"What happens if a big asteroid hits Earth? Judging from realistic simulations involving a sledgehammer and a common laboratory frog, we can assume it will be pretty bad."
|VERBATIM - What happens if a big asteroid hits Earth? Judging from realistic simulations involving a sledge hammer and a common laboratory frog, we can assume it will be pretty bad. -- David Barry, Humorist. CNS Photo. |
|WHAT IS IT? - A leaf of the common sundew plant. CNS Photo. |
|NOW, IF ONLY HE'D SHAVE - ABC reportedly will soon begin airing a comedy series based on the cavemen in the Geico insurance commercials. CNS Photo. |
|'TRUE FACTS' - Termites reportedly become frantic and eat through wood at a faster pace when exposed to loud music. CNS Photo. |
- David Barry, Humorist
Can you translate these word puzzles? They're common phrases.
1. STEP PETS PETS
On the 23rd day of August, we noted:
- There are at least 23 towns and cities in the United States called Moscow.
- There are 23 tenses in the Santali language of India.
- Roughly 23 percent of the world's tangerines are produced in Japan.
Source: "The Book Of Numbers" by William Hartston (2000)
BRAIN SWEAT ANSWER
1. One step forward, two steps back
2. Making a monkey out of him
3. Accentuate the positive
In India, a single sneeze was once considered bad luck, but multiple sneezes were a good thing. Someone sneezing to your front or right meant bad luck, but sneezes from behind or the left were good.
If someone sneezed while sowing seeds or applying medicine, it was a sign of future success. The sneeze of a quadruped or someone carrying instruments of torture was considered to be very bad luck.
Human car wash
Even if you're just standing there, you always face a risk of slipping and falling while you shower. This is particularly true in hospitals. The inventors of the human car wash, patented in 1969, proposed avoiding such dangers by strapping washees into a hanging harness, then moving them along a conveyor belt through a series of stations: rinse, soapy wash, rinse, blow dry.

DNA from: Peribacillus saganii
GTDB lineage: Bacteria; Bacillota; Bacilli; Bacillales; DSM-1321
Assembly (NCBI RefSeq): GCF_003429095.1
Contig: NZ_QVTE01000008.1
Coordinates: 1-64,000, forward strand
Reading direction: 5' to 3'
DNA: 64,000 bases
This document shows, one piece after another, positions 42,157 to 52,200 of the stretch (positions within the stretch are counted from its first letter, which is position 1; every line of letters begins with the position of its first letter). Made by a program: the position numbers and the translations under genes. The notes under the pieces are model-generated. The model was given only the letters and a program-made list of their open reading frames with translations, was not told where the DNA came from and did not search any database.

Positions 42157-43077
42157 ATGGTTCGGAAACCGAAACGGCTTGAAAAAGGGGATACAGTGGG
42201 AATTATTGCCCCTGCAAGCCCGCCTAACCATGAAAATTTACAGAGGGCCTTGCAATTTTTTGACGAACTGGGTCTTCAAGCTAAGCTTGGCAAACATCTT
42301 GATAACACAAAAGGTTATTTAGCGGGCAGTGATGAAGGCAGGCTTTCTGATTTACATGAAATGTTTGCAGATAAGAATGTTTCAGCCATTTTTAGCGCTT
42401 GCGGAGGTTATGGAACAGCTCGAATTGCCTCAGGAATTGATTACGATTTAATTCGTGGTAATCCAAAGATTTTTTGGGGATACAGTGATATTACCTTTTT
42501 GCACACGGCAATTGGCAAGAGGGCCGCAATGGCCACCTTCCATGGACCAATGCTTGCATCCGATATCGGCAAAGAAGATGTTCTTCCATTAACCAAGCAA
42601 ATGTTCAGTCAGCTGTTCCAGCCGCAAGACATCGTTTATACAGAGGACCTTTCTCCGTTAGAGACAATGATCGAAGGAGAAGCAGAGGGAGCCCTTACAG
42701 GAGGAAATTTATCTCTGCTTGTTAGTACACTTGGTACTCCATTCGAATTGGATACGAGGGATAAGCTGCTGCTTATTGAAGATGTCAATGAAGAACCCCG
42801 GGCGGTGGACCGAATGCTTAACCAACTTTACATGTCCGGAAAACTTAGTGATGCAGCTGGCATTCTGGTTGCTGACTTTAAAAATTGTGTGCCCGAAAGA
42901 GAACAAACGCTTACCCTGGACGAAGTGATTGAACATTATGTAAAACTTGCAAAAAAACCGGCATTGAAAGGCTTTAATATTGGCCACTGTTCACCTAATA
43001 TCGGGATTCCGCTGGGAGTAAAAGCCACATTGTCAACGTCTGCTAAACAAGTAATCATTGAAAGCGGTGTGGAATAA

WHAT IS IT? ANSWER
A leaf of the common sundew plant. Like the better known Venus' flytrap and the pitcher plant, sundews derive nourishment from consuming insects.
The leaves of the plant are festooned with sticky hairs coated with an odorous, insect-attracting liquid. When an insect lands on a leaf and gets stuck on one of the hairs, the hair wraps around it and covers the bug with digestive juices, and the insect dies and is digested.
NOW, IF ONLY HE'D SHAVE
The television network ABC reportedly will soon begin airing a comedy series based upon the cavemen in the Geico insurance commercials. No doubt TV executives (and makeup artists) thought long and hard about their stars' appearance. What, exactly, constitutes a good-looking cave man?
The answer, according to paleontologists at the Natural History Museum in New York City, is a large jaw, flaring cheeks and big eyebrows. According to the researchers, who published their findings this month in the online journal PLoS ONE, human males have evolved shorter faces between the brow and upper lip to emphasize those particular facial traits.
At puberty, the region between the mouth and eyebrows, known as upper facial height, develops differently in men and women. This difference cannot be explained simply in terms of men being bigger than women, as it can with other facial features, the researchers said. Despite their larger size, men have an upper face similar in height to a female face, but much broader. These differences can be found throughout human history.
The likely explanation, said museum paleontologist Eleanor Weston, is that cave women found shorter, broader male faces to be more attractive and thus tended to choose mates with those features.
What is the speed of dark?
Termites reportedly become frantic and eat through wood at a faster pace when exposed to loud music.
In 1987, someone with a lot of time on his hands noticed that an awful lot of computer hackers and slackers on the Internet seemed to be named "Eric." In that moment, the so-called "Eric Conspiracy" was born.
We're not sure exactly what the agenda of the "Eric Conspiracy" is, though they do have a Web site. (See Eric Conspiracy Secret Labs: catb.org/~esr/ecsl/). But we did find this bit of information to ponder:
"There is no light. The sun sucks dark. In fact, it sucks dark so hard that the friction of the dark moving to the sun causes the sun to be very hot. The flow of dark toward the sun interrupted by the Earth causes the side of the Earth away from the sun to accumulate dark, thus causing Night. As the Earth rotates, the dark caught on the night side can then be pulled off, this causing the absence of dark known as Day.
"What we call light bulbs are truly dark suckers as well. That is why light bulbs are hot, just like the sun. When a light bulb is full of dark and won't suck dark anymore, it cools off. If you look in old light bulbs, you can even see the accumulation of dark.
"Dark is also heavier than water. This can be seen in the oceans, where the deeper you go, the darker it gets."